Kids weren’t about to let the adults have all the fun at the Heber Springs 32nd Annual Cardboard Boat Races last Saturday. Several youngsters got in on the act when they built or piloted (or both) Star Wars-themed vessels to brave the waters of Greers Ferry Lake.
One entrant that mustn’t be overlooked is the 6-girl team from Crestwood S.T.E.A.M. Academy, led by instructor Tammy Leker. The acronym stands for science, technology, engineering, arts, and math. This school from North Little Rock utilized the cardboard boat races as a summer program in which students elected to participate. The registration form for the group says 105 students enrolled in the science program, dedicating 75 hours to designing, building, and testing their concept, including conducting their own cardboard boat race.
In their first run the captains of the Crestwood STEAM (#202) had some difficulty maneuvering their project through the lane and required some assistance from the lane patrol. However, not letting that keep them down, the girls (Mattie Jones, Macy Knowlton, Libby Southerland, Maggie Maher, Mia Adams, and Kynzlee Williams) were seen practicing oaring in preparation for round two. In the end, the Crestwood STEAM took 2nd place in the youth team division and won the Titanic Award for the most dramatic sinking of the day.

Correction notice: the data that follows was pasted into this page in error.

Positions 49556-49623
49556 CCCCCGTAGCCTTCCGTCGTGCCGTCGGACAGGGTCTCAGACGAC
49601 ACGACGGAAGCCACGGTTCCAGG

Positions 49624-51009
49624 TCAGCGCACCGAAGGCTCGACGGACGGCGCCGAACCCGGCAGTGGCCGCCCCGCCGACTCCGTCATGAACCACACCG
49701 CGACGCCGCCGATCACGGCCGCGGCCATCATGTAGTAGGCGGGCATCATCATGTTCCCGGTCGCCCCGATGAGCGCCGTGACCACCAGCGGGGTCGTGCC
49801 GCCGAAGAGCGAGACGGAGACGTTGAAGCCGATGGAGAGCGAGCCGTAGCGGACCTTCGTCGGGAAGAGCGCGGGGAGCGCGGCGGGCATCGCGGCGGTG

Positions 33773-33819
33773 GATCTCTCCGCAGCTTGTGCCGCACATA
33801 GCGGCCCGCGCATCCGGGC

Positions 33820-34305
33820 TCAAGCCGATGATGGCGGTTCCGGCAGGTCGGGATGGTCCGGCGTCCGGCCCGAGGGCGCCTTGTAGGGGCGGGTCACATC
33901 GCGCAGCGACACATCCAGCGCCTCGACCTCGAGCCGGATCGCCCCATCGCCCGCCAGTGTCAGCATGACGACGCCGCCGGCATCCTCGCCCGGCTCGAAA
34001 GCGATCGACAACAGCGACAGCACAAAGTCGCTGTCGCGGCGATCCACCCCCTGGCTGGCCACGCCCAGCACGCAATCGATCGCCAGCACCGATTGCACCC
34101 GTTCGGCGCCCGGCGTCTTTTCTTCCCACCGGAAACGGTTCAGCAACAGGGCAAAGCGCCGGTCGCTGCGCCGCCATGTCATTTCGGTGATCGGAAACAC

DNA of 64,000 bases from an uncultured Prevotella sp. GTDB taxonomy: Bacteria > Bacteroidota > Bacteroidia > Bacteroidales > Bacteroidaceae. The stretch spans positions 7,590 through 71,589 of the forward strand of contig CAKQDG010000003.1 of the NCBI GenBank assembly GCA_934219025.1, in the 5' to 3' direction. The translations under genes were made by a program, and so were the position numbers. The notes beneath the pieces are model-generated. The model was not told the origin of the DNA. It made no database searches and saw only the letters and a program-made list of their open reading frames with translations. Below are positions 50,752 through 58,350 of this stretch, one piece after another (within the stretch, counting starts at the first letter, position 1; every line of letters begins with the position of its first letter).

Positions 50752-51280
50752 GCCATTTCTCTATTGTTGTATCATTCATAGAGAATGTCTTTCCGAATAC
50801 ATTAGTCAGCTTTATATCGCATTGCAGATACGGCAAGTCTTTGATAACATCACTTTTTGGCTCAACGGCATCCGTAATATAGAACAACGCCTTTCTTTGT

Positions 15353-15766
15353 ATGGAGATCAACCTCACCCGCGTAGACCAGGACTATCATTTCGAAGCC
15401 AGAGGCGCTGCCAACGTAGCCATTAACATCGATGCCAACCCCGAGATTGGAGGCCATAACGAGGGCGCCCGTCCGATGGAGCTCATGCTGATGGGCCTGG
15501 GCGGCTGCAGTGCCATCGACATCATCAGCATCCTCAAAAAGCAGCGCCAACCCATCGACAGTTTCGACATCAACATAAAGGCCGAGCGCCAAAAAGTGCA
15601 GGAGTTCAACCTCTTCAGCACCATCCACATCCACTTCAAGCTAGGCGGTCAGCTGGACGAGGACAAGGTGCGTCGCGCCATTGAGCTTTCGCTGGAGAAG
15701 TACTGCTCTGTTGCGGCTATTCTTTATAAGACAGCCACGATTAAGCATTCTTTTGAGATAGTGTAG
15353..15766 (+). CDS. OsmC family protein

In the 1 or 2-man category of the youth division, The Fortnite (#107) manned by 10-year-old twins Hayden and Aiden Cluck, a star cruiser (#106) under the command of Anias Pedigo, 8, and the S.S. England (#104) piloted by Ruth and Catherine Rily of England, Arkansas raced against each other. Though all the vessels were up for the challenge, it was the S.S. England that won the heat and ended up taking 2nd Place overall in their division.
Pedigo said it took him four days to build his star cruiser for the competition and the twins reported it took them just under a week. The entry form for the S.S. England stated that it took four people 40 hours to build their winning creation, and the S.T.E.A.M. Academy made a summer program out of the endeavor. Building a cardboard boat can be very time consuming, but offers the opportunity for kids to work with parents, siblings, friends, and even teachers toward a rewarding, fun adventure.